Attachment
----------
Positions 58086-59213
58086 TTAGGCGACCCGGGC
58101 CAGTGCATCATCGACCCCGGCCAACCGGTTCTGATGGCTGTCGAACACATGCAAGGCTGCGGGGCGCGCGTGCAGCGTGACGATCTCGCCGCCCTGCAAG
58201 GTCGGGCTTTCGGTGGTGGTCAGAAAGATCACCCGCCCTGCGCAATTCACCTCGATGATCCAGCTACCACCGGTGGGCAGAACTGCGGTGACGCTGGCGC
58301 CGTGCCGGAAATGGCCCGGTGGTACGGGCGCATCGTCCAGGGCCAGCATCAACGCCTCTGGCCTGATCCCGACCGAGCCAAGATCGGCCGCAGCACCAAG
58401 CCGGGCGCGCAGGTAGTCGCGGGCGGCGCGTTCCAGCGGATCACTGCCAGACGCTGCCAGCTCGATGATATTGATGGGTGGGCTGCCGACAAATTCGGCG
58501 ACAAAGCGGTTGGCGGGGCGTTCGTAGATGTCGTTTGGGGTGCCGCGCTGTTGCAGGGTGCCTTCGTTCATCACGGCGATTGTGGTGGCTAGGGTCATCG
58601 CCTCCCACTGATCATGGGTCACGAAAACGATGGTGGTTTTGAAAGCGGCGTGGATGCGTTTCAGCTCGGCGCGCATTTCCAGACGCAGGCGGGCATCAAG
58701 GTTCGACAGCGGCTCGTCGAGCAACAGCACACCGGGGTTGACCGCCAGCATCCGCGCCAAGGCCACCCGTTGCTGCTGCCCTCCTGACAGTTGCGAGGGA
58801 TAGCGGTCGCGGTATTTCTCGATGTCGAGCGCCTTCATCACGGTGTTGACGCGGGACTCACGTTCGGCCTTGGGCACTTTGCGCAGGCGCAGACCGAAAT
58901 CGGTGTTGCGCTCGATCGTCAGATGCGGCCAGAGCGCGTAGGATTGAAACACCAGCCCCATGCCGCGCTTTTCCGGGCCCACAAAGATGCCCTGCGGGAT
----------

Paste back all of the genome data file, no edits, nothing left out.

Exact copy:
Positions 58086-59213
58086 TTAGGCGACCCGGGC
58101 CAGTGCATCATCGACCCCGGCCAACCGGTTCTGATGGCTGTCGAACACATGCAAGGCTGCGGGGCGCGCGTGCAGCGTGACGATCTCGCCGCCCTGCAAG
58201 GTCGGGCTTTCGGTGGTGGTCAGAAAGATCACCCGCCCTGCGCAATTCACCTCGATGATCCAGCTACCACCGGTGGGCAGAACTGCGGTGACGCTGGCGC
58301 CGTGCCGGAAATGGCCCGGTGGTACGGGCGCATCGTCCAGGGCCAGCATCAACGCCTCTGGCCTGATCCCGACCGAGCCAAGATCGGCCGCAGCACCAAG
58401 CCGGGCGCGCAGGTAGTCGCGGGCGGCGCGTTCCAGCGGATCACTGCCAGACGCTGCCAGCTCGATGATATTGATGGGTGGGCTGCCGACAAATTCGGCG
58501 ACAAAGCGGTTGGCGGGGCGTTCGTAGATGTCGTTTGGGGTGCCGCGCTGTTGCAGGGTGCCTTCGTTCATCACGGCGATTGTGGTGGCTAGGGTCATCG
58601 CCTCCCACTGATCATGGGTCACGAAAACGATGGTGGTTTTGAAAGCGGCGTGGATGCGTTTCAGCTCGGCGCGCATTTCCAGACGCAGGCGGGCATCAAG
58701 GTTCGACAGCGGCTCGTCGAGCAACAGCACACCGGGGTTGACCGCCAGCATCCGCGCCAAGGCCACCCGTTGCTGCTGCCCTCCTGACAGTTGCGAGGGA
58801 TAGCGGTCGCGGTATTTCTCGATGTCGAGCGCCTTCATCACGGTGTTGACGCGGGACTCACGTTCGGCCTTGGGCACTTTGCGCAGGCGCAGACCGAAAT
58901 CGGTGTTGCGCTCGATCGTCAGATGCGGCCAGAGCGCGTAGGATTGAAACACCAGCCCCATGCCGCGCTTTTCCGGGCCCACAAAGATGCCCTGCGGGAT